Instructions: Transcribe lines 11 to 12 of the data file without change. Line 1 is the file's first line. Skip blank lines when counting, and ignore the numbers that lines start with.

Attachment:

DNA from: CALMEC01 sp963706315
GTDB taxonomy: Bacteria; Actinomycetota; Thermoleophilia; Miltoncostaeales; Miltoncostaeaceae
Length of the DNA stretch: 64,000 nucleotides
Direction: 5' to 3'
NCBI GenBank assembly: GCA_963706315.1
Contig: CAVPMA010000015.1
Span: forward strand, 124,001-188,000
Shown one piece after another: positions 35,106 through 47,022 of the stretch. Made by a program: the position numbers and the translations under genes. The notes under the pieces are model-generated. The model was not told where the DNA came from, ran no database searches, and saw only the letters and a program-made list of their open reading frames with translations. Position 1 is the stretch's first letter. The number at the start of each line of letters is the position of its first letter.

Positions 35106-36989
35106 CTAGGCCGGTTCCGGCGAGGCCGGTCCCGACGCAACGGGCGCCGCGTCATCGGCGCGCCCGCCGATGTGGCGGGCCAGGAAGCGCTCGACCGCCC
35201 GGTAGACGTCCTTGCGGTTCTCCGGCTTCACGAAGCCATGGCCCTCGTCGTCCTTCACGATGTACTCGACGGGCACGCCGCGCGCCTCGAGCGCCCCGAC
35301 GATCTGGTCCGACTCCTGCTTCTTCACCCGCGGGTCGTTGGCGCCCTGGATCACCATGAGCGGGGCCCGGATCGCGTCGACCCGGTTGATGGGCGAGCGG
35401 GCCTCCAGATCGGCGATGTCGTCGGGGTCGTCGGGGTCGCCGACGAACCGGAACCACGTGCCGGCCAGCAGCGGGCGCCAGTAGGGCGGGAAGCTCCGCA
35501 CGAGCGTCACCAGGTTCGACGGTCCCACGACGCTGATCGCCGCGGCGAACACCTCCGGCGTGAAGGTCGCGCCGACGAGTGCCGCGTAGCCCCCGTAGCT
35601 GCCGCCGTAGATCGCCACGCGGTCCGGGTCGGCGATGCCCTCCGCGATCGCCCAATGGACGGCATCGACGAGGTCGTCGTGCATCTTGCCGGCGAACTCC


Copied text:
35201 GGTAGACGTCCTTGCGGTTCTCCGGCTTCACGAAGCCATGGCCCTCGTCGTCCTTCACGATGTACTCGACGGGCACGCCGCGCGCCTCGAGCGCCCCGAC
35301 GATCTGGTCCGACTCCTGCTTCTTCACCCGCGGGTCGTTGGCGCCCTGGATCACCATGAGCGGGGCCCGGATCGCGTCGACCCGGTTGATGGGCGAGCGG